Dulles ran the agency from 1953 to 1961, and he had a profound effect on
      the America�s role in the cold war. Together with his brother, Secretary of
      State John Foster
      he exercised enormous power and helped overthrow governments from Iran to
      Guatemala to Congo.

      He was also a serial adulterer. Dulles was married in 1920, but he and his
      wife, Clover, had a difficult home life. She was sensitive and introverted,
      while he was handsome and charming � and a skilled seducer.

      His affairs were legendary. The writer Rebecca
      asked once whether she had been one of his girlfriends, famously replied,
      �Alas, no, but I wish I had been.�

      For most of the 1920 and �30s, Dulles worked with his brother at the Wall
      Street law firm of Sullivan & Cromwell. He often took extended foreign
      trips, and the letters he wrote home to Clover were full of references to
      other women that could at best be read as insensitive, at worst as taunting.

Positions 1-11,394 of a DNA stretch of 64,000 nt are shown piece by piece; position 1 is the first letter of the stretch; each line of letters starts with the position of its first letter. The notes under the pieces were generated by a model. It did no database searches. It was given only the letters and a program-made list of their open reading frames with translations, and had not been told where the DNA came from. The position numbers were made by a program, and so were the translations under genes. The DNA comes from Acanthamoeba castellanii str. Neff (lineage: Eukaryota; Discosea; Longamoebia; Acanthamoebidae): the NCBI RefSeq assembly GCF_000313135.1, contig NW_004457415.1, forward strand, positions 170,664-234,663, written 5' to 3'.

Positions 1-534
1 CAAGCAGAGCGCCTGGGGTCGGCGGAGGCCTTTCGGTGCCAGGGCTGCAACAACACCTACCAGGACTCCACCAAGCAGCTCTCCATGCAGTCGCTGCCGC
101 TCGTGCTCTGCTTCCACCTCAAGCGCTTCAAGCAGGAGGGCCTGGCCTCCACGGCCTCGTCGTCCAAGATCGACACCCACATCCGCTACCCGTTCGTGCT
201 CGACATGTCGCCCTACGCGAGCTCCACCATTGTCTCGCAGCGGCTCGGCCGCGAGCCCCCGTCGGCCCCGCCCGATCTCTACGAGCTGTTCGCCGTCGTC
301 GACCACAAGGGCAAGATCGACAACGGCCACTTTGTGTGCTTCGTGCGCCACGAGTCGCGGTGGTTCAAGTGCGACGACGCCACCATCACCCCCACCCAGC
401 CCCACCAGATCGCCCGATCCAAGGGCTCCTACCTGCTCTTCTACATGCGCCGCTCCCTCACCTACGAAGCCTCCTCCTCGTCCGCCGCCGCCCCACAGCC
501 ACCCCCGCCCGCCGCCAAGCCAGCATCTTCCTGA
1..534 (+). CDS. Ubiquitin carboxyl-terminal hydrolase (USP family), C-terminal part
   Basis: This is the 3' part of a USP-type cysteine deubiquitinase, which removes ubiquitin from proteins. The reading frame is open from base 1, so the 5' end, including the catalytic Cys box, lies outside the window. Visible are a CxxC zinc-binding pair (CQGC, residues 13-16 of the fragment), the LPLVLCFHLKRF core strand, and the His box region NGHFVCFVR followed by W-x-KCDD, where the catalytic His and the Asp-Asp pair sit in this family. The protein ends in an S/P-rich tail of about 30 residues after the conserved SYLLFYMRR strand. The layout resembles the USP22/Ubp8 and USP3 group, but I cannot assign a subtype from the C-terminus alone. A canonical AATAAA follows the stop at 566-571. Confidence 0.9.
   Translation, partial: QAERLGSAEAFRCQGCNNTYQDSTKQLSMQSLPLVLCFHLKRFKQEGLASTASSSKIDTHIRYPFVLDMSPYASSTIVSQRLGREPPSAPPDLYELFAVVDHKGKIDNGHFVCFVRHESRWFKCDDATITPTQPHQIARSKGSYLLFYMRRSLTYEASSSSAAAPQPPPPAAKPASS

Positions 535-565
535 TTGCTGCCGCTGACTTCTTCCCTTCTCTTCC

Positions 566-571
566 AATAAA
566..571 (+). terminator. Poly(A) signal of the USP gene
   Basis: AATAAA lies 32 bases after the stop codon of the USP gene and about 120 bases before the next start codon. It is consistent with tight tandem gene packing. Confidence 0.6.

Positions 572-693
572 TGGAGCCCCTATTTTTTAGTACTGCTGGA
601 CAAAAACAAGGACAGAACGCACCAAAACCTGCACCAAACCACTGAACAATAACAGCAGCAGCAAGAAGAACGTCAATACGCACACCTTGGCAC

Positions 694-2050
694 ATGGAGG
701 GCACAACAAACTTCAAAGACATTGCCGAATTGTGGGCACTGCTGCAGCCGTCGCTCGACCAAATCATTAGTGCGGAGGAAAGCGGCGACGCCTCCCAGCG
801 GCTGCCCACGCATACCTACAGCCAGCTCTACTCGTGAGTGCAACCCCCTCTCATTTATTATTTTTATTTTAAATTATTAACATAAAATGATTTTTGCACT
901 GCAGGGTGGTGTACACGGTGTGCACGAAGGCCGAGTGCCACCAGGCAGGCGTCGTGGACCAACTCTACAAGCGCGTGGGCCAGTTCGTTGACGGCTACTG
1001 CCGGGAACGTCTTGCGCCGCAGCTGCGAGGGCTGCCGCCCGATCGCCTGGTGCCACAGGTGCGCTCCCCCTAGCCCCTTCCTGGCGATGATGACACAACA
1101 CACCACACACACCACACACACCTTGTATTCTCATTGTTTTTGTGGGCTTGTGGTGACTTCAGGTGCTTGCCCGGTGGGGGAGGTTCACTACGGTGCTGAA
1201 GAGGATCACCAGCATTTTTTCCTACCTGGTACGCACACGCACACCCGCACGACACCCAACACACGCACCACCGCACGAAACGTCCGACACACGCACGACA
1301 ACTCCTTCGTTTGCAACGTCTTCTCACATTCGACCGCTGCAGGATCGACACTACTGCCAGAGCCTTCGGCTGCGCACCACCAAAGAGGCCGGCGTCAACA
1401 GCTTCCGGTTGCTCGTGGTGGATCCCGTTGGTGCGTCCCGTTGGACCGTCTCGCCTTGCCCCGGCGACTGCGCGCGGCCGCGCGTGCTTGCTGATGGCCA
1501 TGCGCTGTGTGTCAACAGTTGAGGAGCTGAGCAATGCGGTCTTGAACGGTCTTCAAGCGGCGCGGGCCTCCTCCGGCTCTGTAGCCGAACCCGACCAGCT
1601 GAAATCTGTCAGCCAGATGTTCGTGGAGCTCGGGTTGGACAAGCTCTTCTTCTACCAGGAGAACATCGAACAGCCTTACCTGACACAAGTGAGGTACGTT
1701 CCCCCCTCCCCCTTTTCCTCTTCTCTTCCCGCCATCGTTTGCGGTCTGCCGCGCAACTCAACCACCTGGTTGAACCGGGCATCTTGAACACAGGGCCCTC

In one he wrote of a night out with �an attractive (not beautiful)
      Irish-French female whom I took to Scheherazade, where we stayed until the
      early hours.� In another, the subject was a �rather good-looking� English
      woman with whom he �danced and drank champagne until quite late.�

      Other women he reported meeting included �a charming widow,� �a most
      pleasant companion,� �a young English damsel,� �a very delightful person�
      and �a sensible soul, also by no means ugly.�

      After one Atlantic crossing he proudly wrote to Clover that �on the whole I